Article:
10. The brake shoe assembly of claim 9 and wherein said means for attaching said friction liner to said brake shoe comprises fasteners extended through said brake liner, said sealing liner and into said brake shoe table.
11. The brake shoe assembly of claim 10 and wherein said friction liner and said brake shoe table each include a series of bores through which said fasteners are received, with said bores of said friction liner aligned with said bores of said brake shoe table.
Description
FIELD OF THE INVENTION

The present invention relates in general to brake shoes. More particularly, the present invention relates to a brake shoe assembly having a sealing liner applied between the brake shoe table and the frictional brake liner applied thereto for sealing the brake shoe table against moisture to prevent corrosion.

BACKGROUND OF THE INVENTION

The brake assemblies of large industrial utility vehicles such as dump trucks, tractor and trailer rigs, and the like are subjected to extreme forces during braking operations. Accordingly, brake assemblies and the components therefor are specially designed to withstand the high heat and stresses created during braking. A problem that remains, however, is rusting and corrosion of the brake shoe. Such corrosion usually is due to the collection of moisture on the brake shoe, including on the brake shoe table, and the presence of moisture can lead to premature failure of the brake shoe, necessitating its removal and replacement.

Brake shoes typically are unprotected from below the vehicle. As a result, spray from the road surface tends to be directed toward and collected on brake shoes, causing the brake shoes to rust. This problem is especially prevalent near the sea shore where salt is present on the roads and in areas of abundant rain and snow falls. The problem is further compounded by salt and other corrosive elements often applied to roads in areas of heavy snow falls to melt snow and ice.

Additionally, frictional brake liners for brake shoe assemblies were formerly made of asbestos, which provided a relatively high degree of flexibility to the brake liners. The flexibility of the liners enabled the brake liners to bend and tightly conform to the curvature of the brake shoe table to create a tight sealing contact between the brake liners and the brake shoe table. The tight fit between the brake liner and the table of the brake shoe avoided the presence of gaps being formed between the brake liner and the brake shoe table and therefore avoided moisture being collected between the brake liner and the brake shoe table. However, due to health and safety concerns, the use of asbestos for such applications is now avoided.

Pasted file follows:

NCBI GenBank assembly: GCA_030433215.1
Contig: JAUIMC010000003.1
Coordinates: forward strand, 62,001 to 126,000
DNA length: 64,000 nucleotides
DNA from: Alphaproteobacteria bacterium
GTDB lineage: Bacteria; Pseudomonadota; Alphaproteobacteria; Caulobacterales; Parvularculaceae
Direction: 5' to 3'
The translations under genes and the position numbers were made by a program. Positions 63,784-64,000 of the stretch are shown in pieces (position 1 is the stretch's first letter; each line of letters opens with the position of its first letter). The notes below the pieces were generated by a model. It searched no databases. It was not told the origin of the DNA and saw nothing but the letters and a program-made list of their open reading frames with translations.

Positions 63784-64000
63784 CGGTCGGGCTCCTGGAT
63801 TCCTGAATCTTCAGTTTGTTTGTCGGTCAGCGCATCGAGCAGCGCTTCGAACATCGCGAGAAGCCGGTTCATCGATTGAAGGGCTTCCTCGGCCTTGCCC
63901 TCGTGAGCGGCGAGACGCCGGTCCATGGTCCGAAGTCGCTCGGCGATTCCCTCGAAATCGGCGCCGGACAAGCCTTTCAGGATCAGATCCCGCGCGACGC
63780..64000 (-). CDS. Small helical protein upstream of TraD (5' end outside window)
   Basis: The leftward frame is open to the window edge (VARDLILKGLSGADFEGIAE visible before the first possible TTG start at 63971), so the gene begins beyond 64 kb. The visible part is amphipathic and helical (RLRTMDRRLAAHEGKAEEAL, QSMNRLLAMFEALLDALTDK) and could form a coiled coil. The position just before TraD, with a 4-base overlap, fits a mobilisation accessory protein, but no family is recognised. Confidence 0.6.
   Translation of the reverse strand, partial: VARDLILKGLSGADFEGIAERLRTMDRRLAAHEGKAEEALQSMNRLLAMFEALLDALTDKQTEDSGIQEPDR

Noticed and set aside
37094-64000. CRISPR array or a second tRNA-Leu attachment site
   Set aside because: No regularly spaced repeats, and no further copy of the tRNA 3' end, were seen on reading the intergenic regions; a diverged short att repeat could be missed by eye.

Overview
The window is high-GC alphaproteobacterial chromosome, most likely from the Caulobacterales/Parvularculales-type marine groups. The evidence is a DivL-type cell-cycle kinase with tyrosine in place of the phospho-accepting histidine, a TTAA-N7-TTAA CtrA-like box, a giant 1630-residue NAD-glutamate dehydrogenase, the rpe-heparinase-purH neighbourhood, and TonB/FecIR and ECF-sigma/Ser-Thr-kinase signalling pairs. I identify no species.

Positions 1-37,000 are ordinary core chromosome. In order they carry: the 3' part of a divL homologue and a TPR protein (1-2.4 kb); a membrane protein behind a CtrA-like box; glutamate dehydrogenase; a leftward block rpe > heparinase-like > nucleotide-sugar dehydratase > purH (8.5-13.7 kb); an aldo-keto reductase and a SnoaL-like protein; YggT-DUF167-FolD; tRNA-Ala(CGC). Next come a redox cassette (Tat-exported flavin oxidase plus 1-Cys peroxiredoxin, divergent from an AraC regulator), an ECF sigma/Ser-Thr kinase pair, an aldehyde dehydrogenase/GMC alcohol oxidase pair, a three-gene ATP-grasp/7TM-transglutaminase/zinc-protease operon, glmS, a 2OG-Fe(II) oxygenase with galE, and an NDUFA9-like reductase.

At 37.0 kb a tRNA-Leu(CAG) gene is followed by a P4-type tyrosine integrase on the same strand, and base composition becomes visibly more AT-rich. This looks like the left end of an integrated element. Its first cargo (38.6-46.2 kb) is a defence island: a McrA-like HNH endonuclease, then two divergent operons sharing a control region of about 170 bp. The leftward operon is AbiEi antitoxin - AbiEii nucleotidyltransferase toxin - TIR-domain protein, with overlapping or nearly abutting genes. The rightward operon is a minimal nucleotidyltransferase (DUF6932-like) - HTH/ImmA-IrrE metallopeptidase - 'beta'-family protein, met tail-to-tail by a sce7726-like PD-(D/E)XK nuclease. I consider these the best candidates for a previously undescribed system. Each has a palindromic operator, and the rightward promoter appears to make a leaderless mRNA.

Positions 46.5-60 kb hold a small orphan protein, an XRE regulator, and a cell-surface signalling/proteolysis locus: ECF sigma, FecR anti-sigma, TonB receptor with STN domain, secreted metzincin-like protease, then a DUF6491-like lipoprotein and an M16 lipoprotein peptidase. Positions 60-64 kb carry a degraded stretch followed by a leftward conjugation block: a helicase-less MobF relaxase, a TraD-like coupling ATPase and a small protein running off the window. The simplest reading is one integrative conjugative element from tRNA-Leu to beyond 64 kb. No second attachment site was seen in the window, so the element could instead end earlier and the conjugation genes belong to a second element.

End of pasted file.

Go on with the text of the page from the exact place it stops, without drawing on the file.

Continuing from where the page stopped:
The frictional brake liners that are now being used typically are formed from high strength substantially rigid materials, which do not have the flexibility of the old asbestos brake liners. As a result of being stiff, the newer conventional brake liners do not always accurately mate with the brake shoe tables as well as did the old asbestos brake liners. Accordingly, gaps or cracks are often formed between the brake liners and the brake shoe tables, which enables moisture to accumulate between the liner and the table of the brake shoe.

To correct these gaps and provide a tighter sealing fit between the brake liners and brake shoe tables, most brake manufacturers typically rework or "coin" the tables of their brake shoes after manufacture to achieve a radius that better fits the radius of the brake liner. Such a process increases the cost of the brake shoes and does not completely eliminate the gaps or cracks between the brake liners and the brake shoe tables. As a result, moisture is still able to reach the brake shoe table of some brake shoes.

Further, the methods of attachment of the brake liners to the brake shoes have contributed to the contact of moisture with the brake shoe tables. In the past, rivets or bolts have been used to attach the brake liners to the brake shoe table. Such fasteners require holes to be drilled through the brake liner and through the brake shoe table. These fastener holes enable the passage of moisture through the brake liner and brake shoe.

Recently, heat induced epoxies have been utilized to attach the brake liner to the brake shoe table. The epoxies are applied to the brake shoe table as a molten adhesive, filling any gaps between the brake shoe table and the brake liner. The epoxies are then allowed to cool and set, forming a rigid non-fluid attachment between the brake liner and the brake shoe table. However, once these adhesives dry, they form a hard, solid layer which tends to crack and break over time under high heat and stress, thus forming gaps and cracks between the brake liner and the brake shoe table. As a result, moisture can still eventually pass to the brake shoe table through the cracks in the epoxy.

Accordingly, it can be seen that it would be desirable to provide a brake shoe assembly having a means for sealing the brake shoe against contact with or the passage therethrough of moisture, to prevent the rusting and corrosion of the brake shoe.

SUMMARY OF THE INVENTION